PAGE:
God said to Jacob, “Return to the land of your father and grandfather and to your relatives there, and I will be with you.” Jacob knew Esau was waiting for Jacob to kill him, but Jacob decided to follow God’s answer for this time. It was Jacob’s true courage and determination in faith. Jacob trusted God rather than relying on his own wisdom and conclusion, which was a gigantic step toward to God. What a stark contrast! When Jacob met God the first time, Jacob Just demanded what he wanted while essentially telling God, “if God gave me a good thing, I will give a good thing back to God.” Jacob was at the center of the world, and he demanded God to serve him. Now, Jacob was obedient to God.


Then Jacob quickly made into action. Jacob then ran from Laban without telling Laban. He left with his family and his belongings acquired from Laban’s house. At the time they left, Laban was some distance away, shearing his sheep. Jacob outwitted Laban the Aramean, for they set out secretly. Rachel stole her father’s household idols and took them with her without telling Jacob.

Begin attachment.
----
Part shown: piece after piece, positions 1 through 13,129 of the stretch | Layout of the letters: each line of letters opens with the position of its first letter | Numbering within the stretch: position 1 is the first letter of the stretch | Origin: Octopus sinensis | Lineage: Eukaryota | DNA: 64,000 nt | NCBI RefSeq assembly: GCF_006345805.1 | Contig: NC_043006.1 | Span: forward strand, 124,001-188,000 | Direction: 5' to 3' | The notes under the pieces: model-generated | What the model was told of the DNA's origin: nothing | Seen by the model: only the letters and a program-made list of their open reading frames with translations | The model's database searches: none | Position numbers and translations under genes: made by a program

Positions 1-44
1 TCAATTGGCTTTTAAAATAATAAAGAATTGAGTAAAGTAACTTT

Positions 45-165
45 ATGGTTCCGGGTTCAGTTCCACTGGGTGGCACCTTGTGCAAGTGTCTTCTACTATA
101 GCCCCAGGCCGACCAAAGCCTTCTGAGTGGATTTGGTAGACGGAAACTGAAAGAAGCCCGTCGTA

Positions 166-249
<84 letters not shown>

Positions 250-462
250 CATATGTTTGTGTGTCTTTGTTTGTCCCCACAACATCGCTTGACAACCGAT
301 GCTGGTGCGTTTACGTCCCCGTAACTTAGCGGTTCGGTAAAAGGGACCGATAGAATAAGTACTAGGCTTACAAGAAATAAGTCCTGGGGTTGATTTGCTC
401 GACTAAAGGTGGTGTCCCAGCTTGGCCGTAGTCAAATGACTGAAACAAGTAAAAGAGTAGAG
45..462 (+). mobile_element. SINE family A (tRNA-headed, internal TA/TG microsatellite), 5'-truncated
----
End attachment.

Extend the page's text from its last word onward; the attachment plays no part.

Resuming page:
Three days later, Laban was told that Jacob had fled. So he gathered a group of his relatives and set out in hot pursuit. He caught up with Jacob seven days later in the hill country of Gilead. But the previous night God had appeared to Laban the Aramean in a dream and told him, “I’m warning you—leave Jacob alone!”


Laban was much stronger than Jacob, but he could not do anything to Jacob in fear because of God. As Laban approached Jacob, Laban gently argued why Jacob fled. Then Laban said that he just wanted his idols back. Without knowing what God did to Laban, and what Rachel did, Jacob initially bagged Laban’s mercy while pleading with his innocence about the stolen idols. Laban searched everywhere, but Laban could not find his stolen idols.